By Kelci Sylvia
Smoke drifts over steps akin to the Lincoln Memorial. The flags of our forefathers hang over a patriotic blue background. “Times They are a Changin’” by Bob Dylan plays over the speakers in the theater, which sums up the story of Assassins quite nicely. Assassins is essentially a merry-go-round of past events that changed history.
John Wilkes Booth, Lee Harvey Oswald, Charles Guiteau are just a few people who we meet who changed the world by assassinating a president. The musical puts a personal spin on an inside look at the killers.
While a serious subject, the musical packs a lot of humor as well. Songs like “Have It Your Way” and “Unworthy of Your Love” are much lighter than “The Gun Song” or “The Ballad of Booth.” The guns themselves could be characters in Assassins. Rented from Weapons of Choice, they used to be real guns. They’ve been altered and shoot blanks when necessary during performances. Anytime a shot was close range or could pose a danger to the cast, offstage gunshots were used instead.
Nicholas Paradiso, who played The Balladeer and Lee Harvey Oswald, said that Assassins was “a show that takes me to another level and helped me grow as an actor.” Colleen Rua, the director of Assassins, previously directed Pilgrims of the Night.
While it was a lot of work with a lot of elements to put together, she was pleased. “We had a really fantastic team that worked really well together, and our student cast and student crew were great. We had a lot of fun.” Citing some differences between the two productions, she said, “Pilgrims was a more intimate kind of show. Assassins was bigger.”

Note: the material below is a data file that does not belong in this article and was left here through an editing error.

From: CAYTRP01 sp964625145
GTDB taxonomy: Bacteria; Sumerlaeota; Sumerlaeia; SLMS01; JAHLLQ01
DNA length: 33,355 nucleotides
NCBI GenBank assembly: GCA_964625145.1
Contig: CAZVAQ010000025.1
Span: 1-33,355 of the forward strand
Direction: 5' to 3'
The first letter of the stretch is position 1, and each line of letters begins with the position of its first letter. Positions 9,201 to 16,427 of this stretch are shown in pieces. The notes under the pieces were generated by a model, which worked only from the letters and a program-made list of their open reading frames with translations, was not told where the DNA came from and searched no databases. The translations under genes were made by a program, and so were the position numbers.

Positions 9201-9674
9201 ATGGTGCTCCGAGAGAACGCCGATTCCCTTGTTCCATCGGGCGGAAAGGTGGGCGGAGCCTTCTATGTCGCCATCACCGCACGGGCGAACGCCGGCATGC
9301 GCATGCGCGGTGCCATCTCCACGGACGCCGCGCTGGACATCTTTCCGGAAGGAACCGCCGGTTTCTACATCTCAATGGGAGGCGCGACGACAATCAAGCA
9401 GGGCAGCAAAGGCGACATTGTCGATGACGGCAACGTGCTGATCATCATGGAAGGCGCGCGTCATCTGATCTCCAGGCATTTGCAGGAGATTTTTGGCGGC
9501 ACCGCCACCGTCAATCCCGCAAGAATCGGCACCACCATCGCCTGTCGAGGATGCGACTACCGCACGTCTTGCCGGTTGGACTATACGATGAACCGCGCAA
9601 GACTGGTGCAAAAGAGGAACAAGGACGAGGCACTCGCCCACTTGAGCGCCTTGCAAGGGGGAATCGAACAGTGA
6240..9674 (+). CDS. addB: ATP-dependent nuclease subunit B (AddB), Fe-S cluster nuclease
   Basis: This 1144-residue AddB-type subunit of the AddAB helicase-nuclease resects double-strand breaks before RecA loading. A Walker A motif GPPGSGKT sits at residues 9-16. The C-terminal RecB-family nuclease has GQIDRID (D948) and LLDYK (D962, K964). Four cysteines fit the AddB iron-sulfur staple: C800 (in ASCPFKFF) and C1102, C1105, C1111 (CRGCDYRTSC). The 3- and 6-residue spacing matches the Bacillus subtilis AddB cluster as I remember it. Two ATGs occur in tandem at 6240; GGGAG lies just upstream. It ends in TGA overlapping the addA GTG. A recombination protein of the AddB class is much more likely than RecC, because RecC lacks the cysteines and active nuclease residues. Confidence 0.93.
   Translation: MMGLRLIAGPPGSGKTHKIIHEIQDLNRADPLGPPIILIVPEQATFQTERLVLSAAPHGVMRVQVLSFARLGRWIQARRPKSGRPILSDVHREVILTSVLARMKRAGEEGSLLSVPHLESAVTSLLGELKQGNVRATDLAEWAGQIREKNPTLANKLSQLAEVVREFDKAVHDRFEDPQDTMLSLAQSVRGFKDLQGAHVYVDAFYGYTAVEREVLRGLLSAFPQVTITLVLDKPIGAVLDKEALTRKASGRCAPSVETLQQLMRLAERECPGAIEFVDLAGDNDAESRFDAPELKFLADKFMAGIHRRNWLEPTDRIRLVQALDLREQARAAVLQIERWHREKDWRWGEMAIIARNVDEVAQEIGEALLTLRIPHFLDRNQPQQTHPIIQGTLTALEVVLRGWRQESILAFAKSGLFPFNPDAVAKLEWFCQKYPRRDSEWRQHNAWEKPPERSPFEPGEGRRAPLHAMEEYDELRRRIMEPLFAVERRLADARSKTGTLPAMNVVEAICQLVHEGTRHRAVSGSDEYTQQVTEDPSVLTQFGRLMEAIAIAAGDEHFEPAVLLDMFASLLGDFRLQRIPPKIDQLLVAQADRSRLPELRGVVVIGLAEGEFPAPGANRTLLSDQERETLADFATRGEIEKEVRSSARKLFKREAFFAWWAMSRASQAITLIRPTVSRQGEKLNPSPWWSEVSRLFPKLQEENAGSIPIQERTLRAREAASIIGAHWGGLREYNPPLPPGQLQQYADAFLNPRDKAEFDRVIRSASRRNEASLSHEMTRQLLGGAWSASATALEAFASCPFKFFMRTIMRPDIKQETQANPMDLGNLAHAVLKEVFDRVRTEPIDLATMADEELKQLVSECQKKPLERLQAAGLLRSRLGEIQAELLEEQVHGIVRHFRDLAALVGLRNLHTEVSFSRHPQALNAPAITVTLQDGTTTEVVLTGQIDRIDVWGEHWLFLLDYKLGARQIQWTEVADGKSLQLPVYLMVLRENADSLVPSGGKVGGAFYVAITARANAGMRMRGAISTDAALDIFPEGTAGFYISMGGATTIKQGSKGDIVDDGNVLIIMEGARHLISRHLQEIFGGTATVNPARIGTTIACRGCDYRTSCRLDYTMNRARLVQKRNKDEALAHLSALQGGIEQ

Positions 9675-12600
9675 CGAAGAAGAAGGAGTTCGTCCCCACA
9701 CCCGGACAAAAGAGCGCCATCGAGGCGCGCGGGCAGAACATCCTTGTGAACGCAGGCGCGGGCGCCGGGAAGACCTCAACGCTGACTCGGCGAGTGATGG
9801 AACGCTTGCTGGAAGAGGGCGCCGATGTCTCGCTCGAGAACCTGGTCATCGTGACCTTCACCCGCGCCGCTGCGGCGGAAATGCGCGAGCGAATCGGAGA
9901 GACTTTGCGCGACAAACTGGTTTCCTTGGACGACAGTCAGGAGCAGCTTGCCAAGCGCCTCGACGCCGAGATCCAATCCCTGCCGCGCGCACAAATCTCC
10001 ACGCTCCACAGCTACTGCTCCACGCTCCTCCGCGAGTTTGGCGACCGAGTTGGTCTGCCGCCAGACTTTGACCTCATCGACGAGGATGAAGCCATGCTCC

Paradiso praised Rua, saying, “I really like Colleen’s style of directing.” Rua’s favorite part of directing Assassins was working with the cast in rehearsals. “Beyond being so talented, they’re just wonderful people and bring such a positive energy into the room. They all worked so hard and they all grew during this process, so I was pretty proud of them.”
While there is a wide range of characters in Assassins, Rua played Charles Guiteau, who she described as “the one who sings and dances his way up to the scaffold.” He was the author, poet, lawyer, and preacher who killed President James Garfield.
Students will see Colleen Rua at the student-run BAM Festival as well, as an advisor to the students. Outside of Bridgewater State University, she directs for the (ACME) Festival.
The whole cast and crew worked very hard to pull off six performances with lots of flare and color befitting a show about assassins and attempted assassins. Assassins also had a London Theatre Production, an off-Broadway run and a Broadway run, which won it five Tony Awards.
Kelci Sylvia is a Comment staff writer.